Britain Traded Warfare Secrets with `Dr Death'

By Cross, Andrew | The Birmingham Post (England), August 1, 1998 | Go to article overview

Britain Traded Warfare Secrets with `Dr Death'


Cross, Andrew, The Birmingham Post (England)


The mastermind behind South Africa's apartheid era secret chemical and biological warfare programme yesterday said Western countries, including Britain, swapped sensitive military information with him.

Dr Wouter Basson, whose scientists were said to have made poisons for government assassins and researched a bacteria to only kill black people, told the Truth and Reconciliation Commission that Western governments gave him helpful information as he sought to set up the programme in the early 1980s.

Dr Basson - dubbed "Dr Death" by the South African media - gave no details of what secrets were passed, but he did describe attending a 1981 conference in Texas with army officers from Britain, the US, West Germany, Japan and Canada.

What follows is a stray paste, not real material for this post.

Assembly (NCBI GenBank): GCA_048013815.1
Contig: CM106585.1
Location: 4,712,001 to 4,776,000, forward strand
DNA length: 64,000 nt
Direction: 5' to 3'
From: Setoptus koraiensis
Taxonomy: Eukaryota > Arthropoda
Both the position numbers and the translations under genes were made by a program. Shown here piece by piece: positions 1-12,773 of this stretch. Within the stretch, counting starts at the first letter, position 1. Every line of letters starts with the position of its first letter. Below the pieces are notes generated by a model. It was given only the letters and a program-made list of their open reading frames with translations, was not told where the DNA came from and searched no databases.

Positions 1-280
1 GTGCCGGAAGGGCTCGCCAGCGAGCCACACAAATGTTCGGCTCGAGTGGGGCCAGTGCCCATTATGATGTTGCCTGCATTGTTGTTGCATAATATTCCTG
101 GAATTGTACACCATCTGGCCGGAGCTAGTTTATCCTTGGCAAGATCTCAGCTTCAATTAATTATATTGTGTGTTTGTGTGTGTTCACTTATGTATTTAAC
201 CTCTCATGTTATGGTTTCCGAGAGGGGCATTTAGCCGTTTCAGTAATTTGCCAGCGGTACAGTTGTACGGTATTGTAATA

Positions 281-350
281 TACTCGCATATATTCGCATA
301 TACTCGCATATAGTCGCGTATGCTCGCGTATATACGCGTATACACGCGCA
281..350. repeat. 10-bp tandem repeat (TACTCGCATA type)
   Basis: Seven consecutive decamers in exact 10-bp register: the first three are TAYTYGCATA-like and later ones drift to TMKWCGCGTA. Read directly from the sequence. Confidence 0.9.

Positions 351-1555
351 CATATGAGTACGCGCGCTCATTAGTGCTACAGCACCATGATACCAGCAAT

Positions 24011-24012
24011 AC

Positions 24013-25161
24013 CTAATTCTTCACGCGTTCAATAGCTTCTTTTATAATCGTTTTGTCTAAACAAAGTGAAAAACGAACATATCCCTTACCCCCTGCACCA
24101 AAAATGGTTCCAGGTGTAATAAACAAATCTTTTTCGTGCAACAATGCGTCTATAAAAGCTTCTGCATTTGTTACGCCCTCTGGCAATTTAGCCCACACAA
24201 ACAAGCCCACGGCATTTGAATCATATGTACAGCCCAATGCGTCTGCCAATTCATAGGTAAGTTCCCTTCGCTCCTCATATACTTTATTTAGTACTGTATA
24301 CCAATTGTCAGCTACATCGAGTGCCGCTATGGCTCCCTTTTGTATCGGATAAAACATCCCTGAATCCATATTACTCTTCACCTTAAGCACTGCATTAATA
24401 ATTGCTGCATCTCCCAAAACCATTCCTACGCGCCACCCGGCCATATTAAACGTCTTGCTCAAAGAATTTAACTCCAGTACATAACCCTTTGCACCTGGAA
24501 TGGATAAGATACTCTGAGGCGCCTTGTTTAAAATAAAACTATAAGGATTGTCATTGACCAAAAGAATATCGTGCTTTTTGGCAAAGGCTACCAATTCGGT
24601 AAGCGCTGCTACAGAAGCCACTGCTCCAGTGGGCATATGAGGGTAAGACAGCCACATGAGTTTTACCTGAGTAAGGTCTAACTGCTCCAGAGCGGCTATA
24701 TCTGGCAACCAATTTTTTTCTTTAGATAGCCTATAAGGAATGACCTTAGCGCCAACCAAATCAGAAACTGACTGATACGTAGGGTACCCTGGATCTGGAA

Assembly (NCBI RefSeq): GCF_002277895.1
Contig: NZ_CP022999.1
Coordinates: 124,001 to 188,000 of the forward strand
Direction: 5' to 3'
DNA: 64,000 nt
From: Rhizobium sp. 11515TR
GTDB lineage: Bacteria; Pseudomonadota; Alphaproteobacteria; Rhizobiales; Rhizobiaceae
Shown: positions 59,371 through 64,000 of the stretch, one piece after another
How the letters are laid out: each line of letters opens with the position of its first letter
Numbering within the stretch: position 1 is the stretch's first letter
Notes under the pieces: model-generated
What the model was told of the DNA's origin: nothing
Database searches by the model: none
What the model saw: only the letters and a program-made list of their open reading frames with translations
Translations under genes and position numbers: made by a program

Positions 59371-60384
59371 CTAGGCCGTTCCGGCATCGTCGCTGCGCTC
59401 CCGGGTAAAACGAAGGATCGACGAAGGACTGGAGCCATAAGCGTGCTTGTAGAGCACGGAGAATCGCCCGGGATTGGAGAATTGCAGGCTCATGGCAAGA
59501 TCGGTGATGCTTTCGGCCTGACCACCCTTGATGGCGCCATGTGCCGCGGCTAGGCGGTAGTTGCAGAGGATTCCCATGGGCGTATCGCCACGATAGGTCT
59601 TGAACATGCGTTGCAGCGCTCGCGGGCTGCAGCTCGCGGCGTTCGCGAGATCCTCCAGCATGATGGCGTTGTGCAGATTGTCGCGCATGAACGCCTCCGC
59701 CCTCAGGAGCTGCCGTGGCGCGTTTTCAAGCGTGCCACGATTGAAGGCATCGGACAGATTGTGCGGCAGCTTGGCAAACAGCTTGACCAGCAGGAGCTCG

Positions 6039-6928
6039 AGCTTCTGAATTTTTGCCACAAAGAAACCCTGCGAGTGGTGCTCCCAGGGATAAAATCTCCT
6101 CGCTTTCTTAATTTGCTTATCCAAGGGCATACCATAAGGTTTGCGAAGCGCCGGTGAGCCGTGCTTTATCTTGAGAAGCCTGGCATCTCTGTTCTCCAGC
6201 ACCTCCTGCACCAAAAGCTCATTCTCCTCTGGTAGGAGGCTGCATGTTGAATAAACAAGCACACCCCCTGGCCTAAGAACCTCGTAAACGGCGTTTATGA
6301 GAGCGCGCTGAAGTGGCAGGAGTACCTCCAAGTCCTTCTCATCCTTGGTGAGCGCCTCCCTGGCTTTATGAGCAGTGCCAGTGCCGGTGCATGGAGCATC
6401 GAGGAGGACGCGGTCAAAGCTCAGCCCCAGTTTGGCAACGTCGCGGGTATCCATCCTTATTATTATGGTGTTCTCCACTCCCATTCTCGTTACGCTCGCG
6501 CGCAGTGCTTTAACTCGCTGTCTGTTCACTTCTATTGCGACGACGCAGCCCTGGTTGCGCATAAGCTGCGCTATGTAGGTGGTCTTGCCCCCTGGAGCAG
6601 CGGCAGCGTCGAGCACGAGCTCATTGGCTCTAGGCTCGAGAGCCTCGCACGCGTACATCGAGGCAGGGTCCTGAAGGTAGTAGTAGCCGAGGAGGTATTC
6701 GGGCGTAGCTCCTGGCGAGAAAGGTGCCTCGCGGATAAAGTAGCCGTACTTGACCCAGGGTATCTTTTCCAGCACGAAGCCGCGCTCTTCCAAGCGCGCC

Truth commission lawyer Mr Hanif Vally asked Dr Basson if during the conference US officials had told him about their own chemical and biological warfare programmes in an "incredible amount of detail".

"That is correct," replied Dr Basson.

The commission produced notes Dr Basson made at the conference which described meetings with senior US army officers where issues surrounding chemical and biological warfare were discussed.

One US officer told Dr Basson Africa's hot climate made it an ideal arena for chemical weapons, because they would be absorbed more effectively by sweating soldiers whose heart rates would be higher.

During the Cold War with the East Bloc, Western government officials and army officers were so open because they wanted details on the chemical warfare capability of Soviet-backed countries neighbouring South Africa, Dr Basson said.

With its mandate running out at midnight last night, Dr Basson's testimony came at the last possible moment and followed two days of legal argument as his lawyers aimed to delay proceedings beyond the deadline.

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Britain Traded Warfare Secrets with `Dr Death'
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